Mr. Bush was not pleased with Chinese behavior and, when asked later that month what America would do if China were to attack Taiwan, he responded: “whatever it took” to defend Taiwan. With that statement, Bush seemed to be putting US-China relations in a posture of strategic clarity. Although China experts in and out of the government rushed to assure Beijing that Washington’s policy toward Taiwan had not changed, Bush’s words, together with his approval of a large arms package for Taiwan, had delivered a healthy new deterrent message against Chinese adventurism and miscalculation.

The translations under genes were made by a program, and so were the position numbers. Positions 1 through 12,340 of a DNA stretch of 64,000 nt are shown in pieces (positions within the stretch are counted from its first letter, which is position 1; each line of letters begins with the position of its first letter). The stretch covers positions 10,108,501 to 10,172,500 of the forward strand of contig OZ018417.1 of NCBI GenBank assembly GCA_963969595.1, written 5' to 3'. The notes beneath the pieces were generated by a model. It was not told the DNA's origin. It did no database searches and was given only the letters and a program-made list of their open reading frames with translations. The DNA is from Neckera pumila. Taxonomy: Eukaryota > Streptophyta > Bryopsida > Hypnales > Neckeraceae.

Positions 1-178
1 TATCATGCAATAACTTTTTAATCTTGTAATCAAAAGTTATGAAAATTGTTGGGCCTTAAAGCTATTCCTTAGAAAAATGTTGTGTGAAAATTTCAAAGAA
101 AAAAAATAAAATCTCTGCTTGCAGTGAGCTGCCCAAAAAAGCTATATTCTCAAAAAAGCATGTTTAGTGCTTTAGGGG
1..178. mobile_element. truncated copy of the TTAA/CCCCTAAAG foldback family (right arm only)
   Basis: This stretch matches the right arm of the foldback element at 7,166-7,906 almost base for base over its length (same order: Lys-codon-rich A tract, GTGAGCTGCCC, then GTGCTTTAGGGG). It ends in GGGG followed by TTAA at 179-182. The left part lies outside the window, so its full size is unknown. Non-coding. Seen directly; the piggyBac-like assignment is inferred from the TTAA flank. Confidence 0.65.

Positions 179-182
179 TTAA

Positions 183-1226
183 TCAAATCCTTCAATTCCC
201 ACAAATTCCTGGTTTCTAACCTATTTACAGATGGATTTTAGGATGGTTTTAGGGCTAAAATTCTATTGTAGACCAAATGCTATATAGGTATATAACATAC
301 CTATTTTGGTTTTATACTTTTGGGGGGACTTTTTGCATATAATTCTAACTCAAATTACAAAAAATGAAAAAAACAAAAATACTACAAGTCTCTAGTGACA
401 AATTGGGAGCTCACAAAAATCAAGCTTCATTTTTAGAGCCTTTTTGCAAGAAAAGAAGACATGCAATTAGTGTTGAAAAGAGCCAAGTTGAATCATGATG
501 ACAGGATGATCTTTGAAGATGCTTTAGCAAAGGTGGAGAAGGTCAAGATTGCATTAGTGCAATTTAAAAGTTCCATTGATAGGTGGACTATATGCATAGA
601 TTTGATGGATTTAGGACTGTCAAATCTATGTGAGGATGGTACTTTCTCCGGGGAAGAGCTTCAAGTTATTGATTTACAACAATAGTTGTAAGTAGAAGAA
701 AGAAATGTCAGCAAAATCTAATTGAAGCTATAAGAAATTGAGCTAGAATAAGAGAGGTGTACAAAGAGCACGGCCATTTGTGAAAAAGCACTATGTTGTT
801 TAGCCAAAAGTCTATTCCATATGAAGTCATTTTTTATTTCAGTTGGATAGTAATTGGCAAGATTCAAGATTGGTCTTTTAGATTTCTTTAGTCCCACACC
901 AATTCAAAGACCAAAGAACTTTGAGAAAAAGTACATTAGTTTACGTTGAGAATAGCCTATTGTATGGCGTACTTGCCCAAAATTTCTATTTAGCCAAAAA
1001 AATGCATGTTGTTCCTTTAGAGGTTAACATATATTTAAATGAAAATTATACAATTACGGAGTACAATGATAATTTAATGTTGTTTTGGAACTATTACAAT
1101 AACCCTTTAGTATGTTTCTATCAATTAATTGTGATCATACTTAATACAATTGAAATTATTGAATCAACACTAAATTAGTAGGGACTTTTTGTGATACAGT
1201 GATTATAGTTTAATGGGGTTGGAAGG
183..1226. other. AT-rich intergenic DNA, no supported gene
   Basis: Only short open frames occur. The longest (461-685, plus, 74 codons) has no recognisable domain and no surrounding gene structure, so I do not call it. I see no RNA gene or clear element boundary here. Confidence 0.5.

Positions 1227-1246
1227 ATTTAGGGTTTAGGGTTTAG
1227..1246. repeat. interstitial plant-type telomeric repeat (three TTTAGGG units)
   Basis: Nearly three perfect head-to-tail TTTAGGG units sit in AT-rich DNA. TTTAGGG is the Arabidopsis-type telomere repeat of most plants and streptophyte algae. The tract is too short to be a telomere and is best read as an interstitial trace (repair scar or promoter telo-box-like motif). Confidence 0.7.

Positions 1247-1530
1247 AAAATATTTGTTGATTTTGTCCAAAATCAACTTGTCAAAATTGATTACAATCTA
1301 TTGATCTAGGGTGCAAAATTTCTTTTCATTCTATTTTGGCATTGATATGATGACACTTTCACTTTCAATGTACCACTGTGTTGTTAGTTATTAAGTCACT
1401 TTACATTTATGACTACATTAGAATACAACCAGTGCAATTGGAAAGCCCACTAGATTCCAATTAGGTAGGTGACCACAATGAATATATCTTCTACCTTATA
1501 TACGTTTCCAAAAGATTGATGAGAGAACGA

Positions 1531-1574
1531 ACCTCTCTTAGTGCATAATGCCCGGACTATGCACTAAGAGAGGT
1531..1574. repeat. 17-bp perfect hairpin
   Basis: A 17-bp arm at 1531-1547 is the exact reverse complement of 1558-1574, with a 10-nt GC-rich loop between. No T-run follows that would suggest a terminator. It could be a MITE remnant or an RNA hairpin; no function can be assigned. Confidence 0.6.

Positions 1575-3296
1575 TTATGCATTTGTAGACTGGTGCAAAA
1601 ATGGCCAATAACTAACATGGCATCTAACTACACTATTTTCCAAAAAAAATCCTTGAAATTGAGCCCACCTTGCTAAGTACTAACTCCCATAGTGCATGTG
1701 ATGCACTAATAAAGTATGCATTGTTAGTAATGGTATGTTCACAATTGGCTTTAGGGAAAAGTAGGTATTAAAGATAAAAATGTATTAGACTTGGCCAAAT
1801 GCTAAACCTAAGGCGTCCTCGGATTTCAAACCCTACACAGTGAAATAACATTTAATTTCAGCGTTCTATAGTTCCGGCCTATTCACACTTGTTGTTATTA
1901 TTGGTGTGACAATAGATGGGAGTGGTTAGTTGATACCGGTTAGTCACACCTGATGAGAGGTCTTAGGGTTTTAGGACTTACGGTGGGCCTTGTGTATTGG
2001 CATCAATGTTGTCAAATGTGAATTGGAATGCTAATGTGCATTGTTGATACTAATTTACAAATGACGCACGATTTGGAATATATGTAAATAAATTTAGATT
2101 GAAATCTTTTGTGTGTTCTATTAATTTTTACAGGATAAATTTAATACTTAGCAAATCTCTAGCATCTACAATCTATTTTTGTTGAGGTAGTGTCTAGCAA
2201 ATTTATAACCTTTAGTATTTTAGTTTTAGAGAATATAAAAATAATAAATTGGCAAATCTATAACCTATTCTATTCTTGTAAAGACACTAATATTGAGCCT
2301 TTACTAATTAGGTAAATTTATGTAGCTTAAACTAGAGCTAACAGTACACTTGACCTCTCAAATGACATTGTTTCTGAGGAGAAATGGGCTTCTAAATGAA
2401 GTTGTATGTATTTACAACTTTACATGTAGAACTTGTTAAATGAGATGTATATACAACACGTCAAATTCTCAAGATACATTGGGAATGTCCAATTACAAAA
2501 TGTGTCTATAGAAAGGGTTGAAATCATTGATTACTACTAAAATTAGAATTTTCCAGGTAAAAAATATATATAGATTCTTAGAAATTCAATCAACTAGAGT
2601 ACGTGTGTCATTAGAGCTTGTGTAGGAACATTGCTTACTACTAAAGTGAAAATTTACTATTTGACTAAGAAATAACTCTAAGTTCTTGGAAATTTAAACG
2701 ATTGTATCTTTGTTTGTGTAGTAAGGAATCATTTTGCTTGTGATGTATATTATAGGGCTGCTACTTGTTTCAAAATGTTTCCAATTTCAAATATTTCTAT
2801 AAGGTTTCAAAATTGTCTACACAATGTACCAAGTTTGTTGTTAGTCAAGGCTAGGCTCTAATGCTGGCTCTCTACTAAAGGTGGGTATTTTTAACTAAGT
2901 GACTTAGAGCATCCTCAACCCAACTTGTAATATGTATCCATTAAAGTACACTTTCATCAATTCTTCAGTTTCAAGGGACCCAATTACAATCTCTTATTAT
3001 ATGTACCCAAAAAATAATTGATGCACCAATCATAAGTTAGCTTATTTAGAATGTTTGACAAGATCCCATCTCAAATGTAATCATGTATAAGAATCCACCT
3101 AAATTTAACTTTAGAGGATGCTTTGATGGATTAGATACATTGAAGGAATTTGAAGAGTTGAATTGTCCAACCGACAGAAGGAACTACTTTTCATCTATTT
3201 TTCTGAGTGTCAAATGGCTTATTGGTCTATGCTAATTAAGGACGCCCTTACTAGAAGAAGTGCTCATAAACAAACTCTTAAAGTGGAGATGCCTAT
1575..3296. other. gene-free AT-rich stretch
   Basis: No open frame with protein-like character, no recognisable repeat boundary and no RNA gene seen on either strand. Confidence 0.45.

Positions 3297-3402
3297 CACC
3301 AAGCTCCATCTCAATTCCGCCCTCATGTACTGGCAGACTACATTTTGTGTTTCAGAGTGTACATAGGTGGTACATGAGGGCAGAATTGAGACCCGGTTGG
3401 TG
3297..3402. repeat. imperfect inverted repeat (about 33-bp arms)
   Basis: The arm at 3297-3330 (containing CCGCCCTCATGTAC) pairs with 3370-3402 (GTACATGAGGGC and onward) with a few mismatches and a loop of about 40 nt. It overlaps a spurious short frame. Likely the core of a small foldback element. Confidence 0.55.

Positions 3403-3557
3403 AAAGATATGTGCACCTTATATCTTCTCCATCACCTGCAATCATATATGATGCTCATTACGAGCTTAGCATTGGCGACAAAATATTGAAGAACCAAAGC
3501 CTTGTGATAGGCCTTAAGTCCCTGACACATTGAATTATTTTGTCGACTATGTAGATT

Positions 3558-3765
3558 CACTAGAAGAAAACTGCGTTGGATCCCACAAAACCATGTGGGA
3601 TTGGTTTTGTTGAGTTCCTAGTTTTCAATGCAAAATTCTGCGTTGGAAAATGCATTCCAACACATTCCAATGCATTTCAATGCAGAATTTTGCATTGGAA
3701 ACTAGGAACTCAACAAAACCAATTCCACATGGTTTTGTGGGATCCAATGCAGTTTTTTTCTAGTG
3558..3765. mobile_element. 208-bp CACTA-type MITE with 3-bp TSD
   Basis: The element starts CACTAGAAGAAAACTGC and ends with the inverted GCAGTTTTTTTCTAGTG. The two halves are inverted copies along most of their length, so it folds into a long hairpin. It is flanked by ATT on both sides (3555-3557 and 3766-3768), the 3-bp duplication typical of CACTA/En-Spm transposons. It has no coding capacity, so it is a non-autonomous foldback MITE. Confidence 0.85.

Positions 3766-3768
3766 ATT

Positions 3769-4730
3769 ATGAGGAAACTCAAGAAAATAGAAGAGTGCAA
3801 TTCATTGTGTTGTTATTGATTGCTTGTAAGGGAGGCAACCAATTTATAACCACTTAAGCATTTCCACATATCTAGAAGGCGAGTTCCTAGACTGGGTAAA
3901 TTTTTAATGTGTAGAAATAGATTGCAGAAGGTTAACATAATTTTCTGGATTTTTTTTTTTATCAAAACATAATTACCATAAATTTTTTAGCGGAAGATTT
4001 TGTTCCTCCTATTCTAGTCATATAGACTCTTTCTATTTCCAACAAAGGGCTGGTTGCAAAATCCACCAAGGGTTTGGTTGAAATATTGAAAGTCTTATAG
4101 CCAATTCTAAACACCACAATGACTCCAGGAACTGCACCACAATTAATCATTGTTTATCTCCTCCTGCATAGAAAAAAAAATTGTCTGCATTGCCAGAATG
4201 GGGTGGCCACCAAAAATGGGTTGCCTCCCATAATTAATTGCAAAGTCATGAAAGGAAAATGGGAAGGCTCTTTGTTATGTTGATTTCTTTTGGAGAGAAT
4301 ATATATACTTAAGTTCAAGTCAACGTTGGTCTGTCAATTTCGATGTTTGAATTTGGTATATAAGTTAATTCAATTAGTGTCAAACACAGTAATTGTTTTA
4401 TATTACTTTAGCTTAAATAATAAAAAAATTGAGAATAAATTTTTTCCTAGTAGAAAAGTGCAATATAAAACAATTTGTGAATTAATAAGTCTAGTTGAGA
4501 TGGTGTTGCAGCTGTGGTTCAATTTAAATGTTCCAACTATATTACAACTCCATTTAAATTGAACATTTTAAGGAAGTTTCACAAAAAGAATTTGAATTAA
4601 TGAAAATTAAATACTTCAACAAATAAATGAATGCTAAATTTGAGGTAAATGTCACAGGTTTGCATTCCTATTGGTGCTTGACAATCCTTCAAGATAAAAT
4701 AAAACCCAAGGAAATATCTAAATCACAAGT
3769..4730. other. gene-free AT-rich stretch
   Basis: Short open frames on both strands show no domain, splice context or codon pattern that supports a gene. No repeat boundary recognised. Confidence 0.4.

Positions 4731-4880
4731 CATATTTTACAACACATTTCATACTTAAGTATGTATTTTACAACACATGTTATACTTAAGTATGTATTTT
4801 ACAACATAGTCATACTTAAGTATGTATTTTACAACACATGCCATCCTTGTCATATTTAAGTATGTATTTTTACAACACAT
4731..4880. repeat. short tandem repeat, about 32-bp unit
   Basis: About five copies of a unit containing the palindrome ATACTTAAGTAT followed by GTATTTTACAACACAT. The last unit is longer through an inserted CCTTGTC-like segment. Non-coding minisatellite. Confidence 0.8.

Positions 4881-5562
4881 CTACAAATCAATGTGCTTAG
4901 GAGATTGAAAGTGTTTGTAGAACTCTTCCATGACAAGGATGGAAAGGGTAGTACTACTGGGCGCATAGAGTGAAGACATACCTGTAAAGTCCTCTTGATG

LOOKING BACK: The Monitor's coverage of 9/11
Then came the September 11 attacks on New York and Washington, which some in China cheered as showing an “arrogant” America getting what it deserved. (One of the callers to the Voice of America program on which I appeared during the tenth 9/11 anniversary week proudly proclaimed that he was among that minority celebratory group.)
The Bush administration responded by mobilizing a global coalition in a war on terror and launched invasions of Afghanistan and Iraq. While not directly participating in the military operations, China joined rhetorically in the counter-terrorism campaign but focused its efforts almost exclusively on the “separatists” and “splittists” in Tibet and Xinjiang.